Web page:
Part of approach has been to Sit Back and Listen
BY MARC WEBER
When Marcus Haber was in high school, he sold his first hip-hop demo tape out of the back of his mom's Toyota Matrix.
He called it Sit Back and Listen.
Now a rookie forward with the Vancouver Whitecaps, Haber's doing exactly what he commanded his first audience to do at Lord Byng Secondary.
"I'm just trying to learn from the players around me, from the coaching staff. I'm always eager to learn," said Haber, a 20-year-old who spent the past two seasons with FC Groningen's under-19 side in the Netherlands.
This has been a frustrating season for the Whitecaps. The defending USL-1 champions are not even in a playoff position, let alone battling for first place with the likes of Puerto Rico, whom they host Saturday at Swangard Stadium.
Yet it's offered up a tremendous opportunity for Haber, whose quiet, sponge-like approach belies his hip hop persona and 6-foot-3 physique, but has been welcomed by coaches and veteran teammates.
"I like Marcus a lot," said forward Charles Gbeke. "He's just a good kid and he listens. He wants to learn."
Haber wasn't the sexiest story in training camp, where fellow B.C. youths Keegan Ayre -- the son of former NASL Whitecap Garry -- and Jacob Lensky -- a 20-year-old retiree from Dutch giant Feyenoord -- made headlines.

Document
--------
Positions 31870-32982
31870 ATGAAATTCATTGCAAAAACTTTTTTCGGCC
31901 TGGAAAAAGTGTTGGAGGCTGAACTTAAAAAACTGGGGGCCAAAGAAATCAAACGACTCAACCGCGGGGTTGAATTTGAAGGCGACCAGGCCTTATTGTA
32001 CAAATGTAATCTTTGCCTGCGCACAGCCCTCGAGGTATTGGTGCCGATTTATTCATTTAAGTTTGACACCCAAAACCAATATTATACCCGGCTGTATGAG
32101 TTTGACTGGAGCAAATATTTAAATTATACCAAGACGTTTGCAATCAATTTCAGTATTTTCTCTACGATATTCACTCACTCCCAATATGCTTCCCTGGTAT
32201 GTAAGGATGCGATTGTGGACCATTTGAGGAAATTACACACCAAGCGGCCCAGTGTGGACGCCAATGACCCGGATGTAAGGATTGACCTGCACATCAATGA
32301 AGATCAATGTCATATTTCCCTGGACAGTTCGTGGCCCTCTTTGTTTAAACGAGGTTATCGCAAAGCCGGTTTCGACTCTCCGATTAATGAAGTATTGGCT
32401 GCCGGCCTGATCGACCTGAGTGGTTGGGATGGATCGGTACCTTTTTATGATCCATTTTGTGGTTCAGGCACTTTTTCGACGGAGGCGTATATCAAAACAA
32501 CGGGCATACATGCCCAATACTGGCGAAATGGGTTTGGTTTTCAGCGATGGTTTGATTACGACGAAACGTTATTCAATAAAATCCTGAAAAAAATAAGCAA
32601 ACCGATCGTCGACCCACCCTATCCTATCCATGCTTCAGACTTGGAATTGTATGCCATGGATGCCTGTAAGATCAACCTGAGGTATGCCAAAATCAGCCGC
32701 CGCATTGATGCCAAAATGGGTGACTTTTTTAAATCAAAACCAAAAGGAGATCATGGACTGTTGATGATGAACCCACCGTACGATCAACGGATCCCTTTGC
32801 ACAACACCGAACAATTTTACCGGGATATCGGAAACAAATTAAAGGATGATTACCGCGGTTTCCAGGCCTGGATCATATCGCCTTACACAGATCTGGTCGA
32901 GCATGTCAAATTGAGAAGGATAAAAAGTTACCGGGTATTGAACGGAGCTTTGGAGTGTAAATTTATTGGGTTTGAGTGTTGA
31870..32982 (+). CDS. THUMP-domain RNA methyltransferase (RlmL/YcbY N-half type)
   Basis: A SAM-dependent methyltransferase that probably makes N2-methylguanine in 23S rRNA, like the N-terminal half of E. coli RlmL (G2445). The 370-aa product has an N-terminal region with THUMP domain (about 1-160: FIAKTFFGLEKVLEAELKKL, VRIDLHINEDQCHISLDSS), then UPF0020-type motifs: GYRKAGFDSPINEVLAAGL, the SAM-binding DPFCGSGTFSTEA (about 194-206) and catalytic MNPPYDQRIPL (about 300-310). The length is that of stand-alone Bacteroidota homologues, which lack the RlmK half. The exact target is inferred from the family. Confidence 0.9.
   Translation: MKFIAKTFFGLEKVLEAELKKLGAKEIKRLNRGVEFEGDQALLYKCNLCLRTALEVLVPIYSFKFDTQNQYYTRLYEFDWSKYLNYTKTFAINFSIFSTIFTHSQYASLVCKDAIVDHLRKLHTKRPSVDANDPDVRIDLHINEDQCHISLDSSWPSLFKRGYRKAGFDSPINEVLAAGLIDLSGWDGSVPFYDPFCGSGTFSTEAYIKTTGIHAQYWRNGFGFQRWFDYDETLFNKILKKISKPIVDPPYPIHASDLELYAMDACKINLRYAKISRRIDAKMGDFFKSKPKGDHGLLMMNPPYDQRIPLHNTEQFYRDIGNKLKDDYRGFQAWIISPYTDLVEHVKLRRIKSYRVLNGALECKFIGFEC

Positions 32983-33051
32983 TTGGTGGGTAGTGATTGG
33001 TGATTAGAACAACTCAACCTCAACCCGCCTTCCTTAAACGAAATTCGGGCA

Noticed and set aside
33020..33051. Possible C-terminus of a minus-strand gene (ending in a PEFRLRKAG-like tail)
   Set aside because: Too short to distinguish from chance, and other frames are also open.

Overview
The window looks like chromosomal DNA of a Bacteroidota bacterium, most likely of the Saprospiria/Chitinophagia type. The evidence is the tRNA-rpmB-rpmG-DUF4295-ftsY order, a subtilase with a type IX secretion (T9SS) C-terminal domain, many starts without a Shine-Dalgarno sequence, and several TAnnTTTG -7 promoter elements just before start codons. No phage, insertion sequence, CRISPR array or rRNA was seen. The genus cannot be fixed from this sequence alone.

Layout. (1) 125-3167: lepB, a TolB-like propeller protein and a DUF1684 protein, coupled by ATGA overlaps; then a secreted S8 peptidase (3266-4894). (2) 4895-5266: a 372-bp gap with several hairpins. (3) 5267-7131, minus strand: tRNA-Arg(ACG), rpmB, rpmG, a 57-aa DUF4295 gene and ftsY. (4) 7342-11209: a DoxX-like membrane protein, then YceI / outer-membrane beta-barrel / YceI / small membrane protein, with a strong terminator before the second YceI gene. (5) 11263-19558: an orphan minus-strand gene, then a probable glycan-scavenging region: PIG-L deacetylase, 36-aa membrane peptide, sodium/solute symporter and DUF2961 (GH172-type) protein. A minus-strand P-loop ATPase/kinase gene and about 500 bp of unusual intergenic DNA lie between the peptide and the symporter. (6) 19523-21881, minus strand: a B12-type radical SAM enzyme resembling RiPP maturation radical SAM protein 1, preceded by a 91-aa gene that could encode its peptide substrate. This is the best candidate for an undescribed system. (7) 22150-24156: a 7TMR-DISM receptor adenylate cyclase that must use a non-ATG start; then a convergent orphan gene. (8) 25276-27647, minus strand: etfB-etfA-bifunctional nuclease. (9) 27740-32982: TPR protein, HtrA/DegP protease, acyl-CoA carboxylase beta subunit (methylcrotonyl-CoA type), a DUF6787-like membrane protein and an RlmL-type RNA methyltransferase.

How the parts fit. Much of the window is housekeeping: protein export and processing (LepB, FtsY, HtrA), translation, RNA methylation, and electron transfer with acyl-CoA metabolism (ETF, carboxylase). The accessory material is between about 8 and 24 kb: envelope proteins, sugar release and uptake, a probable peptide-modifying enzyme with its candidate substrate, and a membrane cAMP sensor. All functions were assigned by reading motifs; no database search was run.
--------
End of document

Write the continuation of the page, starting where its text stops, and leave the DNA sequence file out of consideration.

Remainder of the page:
And he wasn't the most intriguing young striker on the Whitecaps as opening day approached. Residency players Randy Edwini-Bonsu and Dever Orgill shared that honour.
But with injuries to Edwini-Bonsu and big offseason signing Marlon James -- who's back in the gameday roster -- Haber has been invaluable.
He's played in all 15 league games, started 13 times and scored four goals. He's twice made the USL-1 Team of the Week and, if he keeps up this pace, has to be considered for rookie of the year -- though teammate Wes Knight might have something to say about that.
"I think the best thing so far is he has been open to learning -- he does exactly what we ask of him," said head coach Teitur Thordarson, who raves about Haber's progress between the boxes and now wants to see him improve his finishing and decision making inside the opponent's penalty area.
"He's been a huge positive thing for us. Without him, we would have been in trouble."
Bigger trouble, the coach means.
Haber called this opportunity to learn at an accelerated pace "a blessing," though he'd just as soon take his place on the bench if it meant winning more games.
His mood is decidedly brighter than when he joined the Whitecaps in January, fresh off his European rejection. That has as much to do with being back home as it does with playing a starting role. In Haber's latest lyrical effort, "City Life," he rhymes about his love of Vancouver.
On the field, though, you won't find him talking much, let alone rhyming.
"My music is something completely different to me, something that's outside football," Haber said. "I'm not a crazy, loud dude on the field, that's just not really my style.
"I like to listen."
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